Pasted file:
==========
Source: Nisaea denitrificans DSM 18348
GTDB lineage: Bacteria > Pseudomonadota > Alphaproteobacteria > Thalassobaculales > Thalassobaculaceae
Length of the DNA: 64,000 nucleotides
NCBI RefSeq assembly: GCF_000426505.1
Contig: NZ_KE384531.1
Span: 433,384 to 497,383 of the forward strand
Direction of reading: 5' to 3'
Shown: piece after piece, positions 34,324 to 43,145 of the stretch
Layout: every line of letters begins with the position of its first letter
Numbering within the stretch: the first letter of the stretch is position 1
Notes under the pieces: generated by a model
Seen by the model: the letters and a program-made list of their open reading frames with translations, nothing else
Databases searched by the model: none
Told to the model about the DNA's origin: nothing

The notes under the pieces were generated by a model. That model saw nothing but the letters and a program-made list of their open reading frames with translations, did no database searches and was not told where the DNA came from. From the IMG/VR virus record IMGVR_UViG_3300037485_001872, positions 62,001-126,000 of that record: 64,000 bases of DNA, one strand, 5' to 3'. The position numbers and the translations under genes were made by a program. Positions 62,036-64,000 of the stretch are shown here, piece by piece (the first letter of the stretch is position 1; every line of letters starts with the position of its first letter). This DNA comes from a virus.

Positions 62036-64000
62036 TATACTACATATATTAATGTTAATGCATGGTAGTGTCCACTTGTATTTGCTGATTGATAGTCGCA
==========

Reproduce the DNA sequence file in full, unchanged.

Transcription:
Source: Nisaea denitrificans DSM 18348
GTDB lineage: Bacteria > Pseudomonadota > Alphaproteobacteria > Thalassobaculales > Thalassobaculaceae
Length of the DNA: 64,000 nucleotides
NCBI RefSeq assembly: GCF_000426505.1
Contig: NZ_KE384531.1
Span: 433,384 to 497,383 of the forward strand
Direction of reading: 5' to 3'
Shown: piece after piece, positions 34,324 to 43,145 of the stretch
Layout: every line of letters begins with the position of its first letter
Numbering within the stretch: the first letter of the stretch is position 1
Notes under the pieces: generated by a model
Seen by the model: the letters and a program-made list of their open reading frames with translations, nothing else
Databases searched by the model: none
Told to the model about the DNA's origin: nothing

The notes under the pieces were generated by a model. That model saw nothing but the letters and a program-made list of their open reading frames with translations, did no database searches and was not told where the DNA came from. From the IMG/VR virus record IMGVR_UViG_3300037485_001872, positions 62,001-126,000 of that record: 64,000 bases of DNA, one strand, 5' to 3'. The position numbers and the translations under genes were made by a program. Positions 62,036-64,000 of the stretch are shown here, piece by piece (the first letter of the stretch is position 1; every line of letters starts with the position of its first letter). This DNA comes from a virus.

Positions 62036-64000
62036 TATACTACATATATTAATGTTAATGCATGGTAGTGTCCACTTGTATTTGCTGATTGATAGTCGCA